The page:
Containers and the question of trust
Containers and the question of trust
The security risks associated with containerised software delivery has become a hot topic in the DevOps community, where operations teams are under pressure to identify security vulnerabilities in their production environments.  

As the use of containers becomes standard practice, existing software development and security methodologies may need to be modified to better support a new way of developing, running, and supporting applications made possible by containerisation. 

For example, an important operational difference due to the nature of containers is that, contrary to how virtual machines are maintained, vulnerabilities identified within containerised applications shouldn't simply be patched with the latest software update. Instead, patches to container images are made by rebuilding the Docker image with the appropriate patches, and then replacing the existing running containers with the updated image. This change in paradigm often requires enterprises reassess their patching processes.

Given the level of adoption of open source technologies in container infrastructure, a key to protecting your applications in production is maintaining visibility into your open source components and proactively patching vulnerabilities as they are disclosed. And if you assume from the outset your containers will be compromised, you can prepare by making changes that make it much harder to mount an attack from a compromised container. 

Identification of risk is a crucial component of security, and risk is a function of the composition of a container image. Some key questions operations teams need to answer in order to minimise risk include:

What security risks might present in that base images used for your applications, and how often are they updated?

If a patch is issued for a base image, what is the risk associated with consuming the patch?

How many versions behind tip can a project or component be before it becomes too risky to consume?

Given my tooling, how quickly will I be informed of component updates for dependencies which directly impact my containers?

Given the structure of a component or project, do malicious actors have an easy way to gain an advantage when it comes to issues raised against the component?

Defining a container security strategy

You can't rely on traditional security tools that aren't designed to manage the security risks associated with hundreds—or thousands—of containers. Traditional tools are often unable to detect vulnerabilities within containers, leading to a false sense of safety. Periodic infrastructure security scans don't account for the pace of container application development, nor do they account for the rate of security disclosures. Organisations need to adopt container-specific vulnerability management tools and processes to minimise the potential for compromise. 

One critical attribute of any container security solution is its ability to identify new containers within the cluster and automatically attest to the security state of the container. The desired security state will of course vary by application, and solutions need a policy framework which allows “at a glance” identification of any containers violating policy. The most advanced tools will enable this enforcement by providing a method to prevent containers with security vulnerabilities from being deployed and include centralised reporting and monitoring of the compliance state of each image to preventing non-compliant images from being run.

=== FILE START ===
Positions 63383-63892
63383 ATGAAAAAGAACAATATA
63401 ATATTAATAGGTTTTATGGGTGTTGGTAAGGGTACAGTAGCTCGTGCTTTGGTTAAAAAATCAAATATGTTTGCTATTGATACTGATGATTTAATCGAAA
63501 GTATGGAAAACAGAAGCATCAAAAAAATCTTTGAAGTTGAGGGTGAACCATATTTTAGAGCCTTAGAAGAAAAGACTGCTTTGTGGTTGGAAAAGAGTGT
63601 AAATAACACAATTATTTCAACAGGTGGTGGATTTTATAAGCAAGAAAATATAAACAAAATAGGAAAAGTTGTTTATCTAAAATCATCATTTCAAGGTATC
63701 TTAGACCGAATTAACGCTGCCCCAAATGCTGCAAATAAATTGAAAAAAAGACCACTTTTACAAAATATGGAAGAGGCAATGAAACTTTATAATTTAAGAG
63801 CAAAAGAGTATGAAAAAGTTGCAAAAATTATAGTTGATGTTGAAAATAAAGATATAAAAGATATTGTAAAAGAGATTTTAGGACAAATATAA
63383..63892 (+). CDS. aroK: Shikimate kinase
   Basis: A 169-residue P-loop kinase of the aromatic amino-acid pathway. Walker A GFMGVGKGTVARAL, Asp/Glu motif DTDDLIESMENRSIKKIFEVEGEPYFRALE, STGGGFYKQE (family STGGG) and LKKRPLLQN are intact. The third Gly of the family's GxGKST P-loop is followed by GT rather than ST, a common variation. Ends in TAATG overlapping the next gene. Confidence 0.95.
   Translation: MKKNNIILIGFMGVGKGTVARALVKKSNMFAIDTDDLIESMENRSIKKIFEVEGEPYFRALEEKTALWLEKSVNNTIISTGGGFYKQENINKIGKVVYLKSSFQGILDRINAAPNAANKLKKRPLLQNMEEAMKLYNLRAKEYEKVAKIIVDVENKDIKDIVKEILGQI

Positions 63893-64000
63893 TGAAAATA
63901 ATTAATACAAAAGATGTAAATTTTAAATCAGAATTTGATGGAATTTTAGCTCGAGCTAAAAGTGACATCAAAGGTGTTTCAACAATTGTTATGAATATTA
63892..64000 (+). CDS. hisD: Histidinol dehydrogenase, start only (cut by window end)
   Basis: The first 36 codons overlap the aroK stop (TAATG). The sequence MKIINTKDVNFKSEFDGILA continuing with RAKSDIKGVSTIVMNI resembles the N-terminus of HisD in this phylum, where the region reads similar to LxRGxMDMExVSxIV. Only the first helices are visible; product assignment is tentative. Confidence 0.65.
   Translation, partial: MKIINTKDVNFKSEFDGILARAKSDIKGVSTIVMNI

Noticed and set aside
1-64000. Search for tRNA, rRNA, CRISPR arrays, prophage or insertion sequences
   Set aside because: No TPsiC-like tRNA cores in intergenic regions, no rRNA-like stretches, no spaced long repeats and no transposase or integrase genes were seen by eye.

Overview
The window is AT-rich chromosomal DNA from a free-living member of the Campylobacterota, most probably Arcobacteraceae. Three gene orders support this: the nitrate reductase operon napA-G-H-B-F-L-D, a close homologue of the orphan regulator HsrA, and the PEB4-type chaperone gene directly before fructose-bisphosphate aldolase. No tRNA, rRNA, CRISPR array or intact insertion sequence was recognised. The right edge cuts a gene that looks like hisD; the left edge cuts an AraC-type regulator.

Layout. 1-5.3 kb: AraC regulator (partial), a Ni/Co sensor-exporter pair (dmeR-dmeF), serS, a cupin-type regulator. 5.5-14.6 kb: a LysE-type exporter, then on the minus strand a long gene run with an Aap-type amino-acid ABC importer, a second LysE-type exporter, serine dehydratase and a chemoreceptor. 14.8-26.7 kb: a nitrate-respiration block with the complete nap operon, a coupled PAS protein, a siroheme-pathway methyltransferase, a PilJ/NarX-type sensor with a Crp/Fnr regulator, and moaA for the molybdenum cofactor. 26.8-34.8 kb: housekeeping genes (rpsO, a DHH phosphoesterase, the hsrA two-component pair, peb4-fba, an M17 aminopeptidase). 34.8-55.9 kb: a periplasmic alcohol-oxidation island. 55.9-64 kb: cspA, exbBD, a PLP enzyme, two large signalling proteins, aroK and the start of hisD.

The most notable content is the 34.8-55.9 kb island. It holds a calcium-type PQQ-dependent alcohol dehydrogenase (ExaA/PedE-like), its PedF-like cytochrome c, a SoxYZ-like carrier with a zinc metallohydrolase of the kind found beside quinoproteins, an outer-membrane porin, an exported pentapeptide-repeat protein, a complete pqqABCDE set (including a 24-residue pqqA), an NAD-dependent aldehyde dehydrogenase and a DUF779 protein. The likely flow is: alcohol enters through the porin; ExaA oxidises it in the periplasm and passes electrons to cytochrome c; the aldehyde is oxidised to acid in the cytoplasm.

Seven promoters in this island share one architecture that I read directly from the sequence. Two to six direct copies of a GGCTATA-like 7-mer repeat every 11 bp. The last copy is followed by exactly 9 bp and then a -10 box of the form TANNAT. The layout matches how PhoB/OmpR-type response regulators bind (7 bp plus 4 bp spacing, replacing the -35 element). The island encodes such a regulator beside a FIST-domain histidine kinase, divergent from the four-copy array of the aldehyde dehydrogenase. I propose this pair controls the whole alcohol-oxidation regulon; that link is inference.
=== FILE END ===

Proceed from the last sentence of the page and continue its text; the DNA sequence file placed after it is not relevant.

Most enterprises operate under governance regulations requiring continuous monitoring of infrastructure. This requirement exists for containerised applications as well, but the immutability of container images and the fact that containers are replicated from those images leads to a change in paradigm. Container images should be monitored continuously because new security vulnerabilities are being discovered every day. But with hundreds or thousands of containers running at the same time, finding and remediating every newly discovered vulnerability in each container can be a challenge. Identifying an issue in a container image means that same issue will be present in all running containers replicated from that image. An image created with fully up-to-date components may be free of known vulnerabilities after its creation, but at some time vulnerabilities will be discovered in one or more image components.

Be proactive with container security
The bottom line is you need to be proactive about container security to prevent breaches before they happen. While containers help speed software delivery, they also pose new risks to application security. The security risk associated with vulnerabilities in containers must be controlled. The most effective and proactive way of controlling that security risk is by finding and removing vulnerabilities in base images. Deploy and use a dedicated container security solution capable of preventing, detecting, and responding to threats aimed at containers.

Tim Mackey, senior technical evangelist, Black Duck Software

*Note: The views expressed in this blog are those of the author and do not necessarily reflect the views of SC Media UK or Haymarket Media.